Two Real Women Super Heroes Help Lock Up 200 Sex Offenders

Did you know that not every rape kit taken gets tested? I always just thought it was a given, but apparently there are thousands of them just sitting around in police stations, collecting dust. Thanks to two reporters, Rachel Dissell and Leila Atassi, that's all changing.

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Reporting for the Cleveland Plain Dealer, Dissell and Atassi spent five years investigating how rape kits were processed in their city. What they found was shocking -- over 4,000 kits hadn't been tested in Cleveland alone.

When a rape kit is done for a victim of a sexual assault, evidence is collected from their clothes and body in the immediate aftermath of the crime. The process can be invasive and traumatic, which makes it even more disturbing that not all the results are processed or catalogued.

Their reporting led to a public outcry, and eventually a change in Ohio law requiring all rape kits to be tested. Over 2,000 investigations have been renewed since then, and more than 200 serial rapists have been identified.

Dissell told Refiery29 that cities in Ohio voluntarily started testing older kits before the law was even passed. She said, "The testing has been ramping up since 2012 -- and the first indictment was in March of 2013. Since then, there have been over 300 indictments in cases just based on these older rape kits. When I say 'older,' I mean from 1993 up until about 2009."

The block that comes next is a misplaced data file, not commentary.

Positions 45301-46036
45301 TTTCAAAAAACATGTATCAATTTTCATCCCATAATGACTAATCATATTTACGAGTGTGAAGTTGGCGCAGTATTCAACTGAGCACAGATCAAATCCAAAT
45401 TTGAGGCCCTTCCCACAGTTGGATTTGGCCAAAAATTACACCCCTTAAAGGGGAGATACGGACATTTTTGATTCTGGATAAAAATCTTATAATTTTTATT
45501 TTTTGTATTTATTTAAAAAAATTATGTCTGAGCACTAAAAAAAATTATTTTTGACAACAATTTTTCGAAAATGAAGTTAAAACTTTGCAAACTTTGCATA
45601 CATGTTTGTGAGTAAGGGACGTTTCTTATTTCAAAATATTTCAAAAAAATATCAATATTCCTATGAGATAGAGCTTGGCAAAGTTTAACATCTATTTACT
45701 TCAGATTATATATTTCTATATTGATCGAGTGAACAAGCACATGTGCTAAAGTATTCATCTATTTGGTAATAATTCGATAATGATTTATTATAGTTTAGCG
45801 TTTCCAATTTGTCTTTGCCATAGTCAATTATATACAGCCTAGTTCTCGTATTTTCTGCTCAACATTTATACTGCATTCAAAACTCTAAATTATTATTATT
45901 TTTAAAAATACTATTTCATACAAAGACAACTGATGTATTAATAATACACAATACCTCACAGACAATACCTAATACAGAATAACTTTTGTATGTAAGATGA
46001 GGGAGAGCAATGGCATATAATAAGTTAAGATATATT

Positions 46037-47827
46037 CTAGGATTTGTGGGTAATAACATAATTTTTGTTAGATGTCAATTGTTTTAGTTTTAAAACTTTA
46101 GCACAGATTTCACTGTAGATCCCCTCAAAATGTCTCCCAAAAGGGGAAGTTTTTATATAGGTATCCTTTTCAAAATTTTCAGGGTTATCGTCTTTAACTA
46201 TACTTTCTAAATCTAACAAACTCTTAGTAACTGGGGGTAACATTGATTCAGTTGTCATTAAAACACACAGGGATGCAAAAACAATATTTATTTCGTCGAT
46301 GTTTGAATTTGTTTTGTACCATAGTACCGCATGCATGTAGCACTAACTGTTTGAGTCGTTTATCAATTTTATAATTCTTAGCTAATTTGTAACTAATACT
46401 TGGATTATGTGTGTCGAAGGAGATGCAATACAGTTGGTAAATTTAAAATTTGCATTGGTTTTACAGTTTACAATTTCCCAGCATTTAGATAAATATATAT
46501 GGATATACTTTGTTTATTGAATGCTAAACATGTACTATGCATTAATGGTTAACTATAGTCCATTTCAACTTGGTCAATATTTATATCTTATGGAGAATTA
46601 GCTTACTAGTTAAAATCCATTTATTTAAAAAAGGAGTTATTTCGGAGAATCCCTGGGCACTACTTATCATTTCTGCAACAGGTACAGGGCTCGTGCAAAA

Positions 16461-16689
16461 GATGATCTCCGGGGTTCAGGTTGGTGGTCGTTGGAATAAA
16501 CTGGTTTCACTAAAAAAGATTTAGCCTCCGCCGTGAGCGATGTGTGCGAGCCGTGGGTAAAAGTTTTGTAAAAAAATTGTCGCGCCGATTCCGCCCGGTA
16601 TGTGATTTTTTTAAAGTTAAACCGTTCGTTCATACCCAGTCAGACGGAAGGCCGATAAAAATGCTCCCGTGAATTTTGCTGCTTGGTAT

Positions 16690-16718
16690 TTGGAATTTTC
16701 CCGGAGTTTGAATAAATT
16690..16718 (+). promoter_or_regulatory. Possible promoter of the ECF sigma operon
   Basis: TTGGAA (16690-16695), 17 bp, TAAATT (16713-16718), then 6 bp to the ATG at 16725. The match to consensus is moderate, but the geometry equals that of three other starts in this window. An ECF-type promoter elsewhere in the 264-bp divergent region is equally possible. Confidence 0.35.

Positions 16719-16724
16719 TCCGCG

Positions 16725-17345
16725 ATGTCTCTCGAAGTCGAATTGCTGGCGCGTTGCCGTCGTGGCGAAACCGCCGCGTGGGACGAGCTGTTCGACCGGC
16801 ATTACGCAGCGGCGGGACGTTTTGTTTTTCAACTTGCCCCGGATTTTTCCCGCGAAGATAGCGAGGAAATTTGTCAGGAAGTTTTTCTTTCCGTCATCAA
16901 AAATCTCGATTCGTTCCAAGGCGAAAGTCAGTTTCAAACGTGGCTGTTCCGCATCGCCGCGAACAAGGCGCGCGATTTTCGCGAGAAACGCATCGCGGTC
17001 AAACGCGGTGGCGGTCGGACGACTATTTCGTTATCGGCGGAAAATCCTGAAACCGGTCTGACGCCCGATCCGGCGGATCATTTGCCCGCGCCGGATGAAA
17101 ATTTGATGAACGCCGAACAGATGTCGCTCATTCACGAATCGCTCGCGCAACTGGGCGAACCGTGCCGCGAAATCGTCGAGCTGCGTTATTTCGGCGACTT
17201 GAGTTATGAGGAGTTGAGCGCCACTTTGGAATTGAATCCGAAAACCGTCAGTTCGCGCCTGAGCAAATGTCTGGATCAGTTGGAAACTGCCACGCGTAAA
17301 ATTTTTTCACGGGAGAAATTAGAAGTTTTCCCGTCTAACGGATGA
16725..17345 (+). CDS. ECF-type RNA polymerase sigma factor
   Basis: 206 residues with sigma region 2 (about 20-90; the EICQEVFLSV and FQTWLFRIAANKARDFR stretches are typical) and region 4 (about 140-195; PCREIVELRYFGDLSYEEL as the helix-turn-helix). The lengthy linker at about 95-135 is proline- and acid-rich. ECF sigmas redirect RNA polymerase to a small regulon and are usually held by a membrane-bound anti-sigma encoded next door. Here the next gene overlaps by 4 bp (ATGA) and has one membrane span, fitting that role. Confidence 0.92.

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So much tragedy could have been prevented if police departments tested all kits that they had collected. Dissell recalled one case in particular where a rapist's crimes escalated over time. She said, "He started raping prostitutes, sex workers, drug addicts -- he would corner women in alleys. Some of these women would try to report things to the police; they gave very good descriptions of him. The police never caught him until ... some very early evidence testing [was done, and] they caught him on a couple of cases. But, by the time they caught him, he had gone on to rape a college student ... a schoolteacher in her home, and an elementary school student. So, he escalated his crimes to other folks."

While it's appalling that so many heinous crimes could've been prevented if timely testing had taken place, the work that Dissell and Atassi have done is a testament to how anyone can change the system and make the world a better place. All it takes is determination to find the truth and shed some light on it.

Who knows how many future crimes they have prevented just by asking questions? They are truly real life superheroes.

Are you appalled that so many rape kits have gone untested?

 

Image via © Ann Johansson/Corbis

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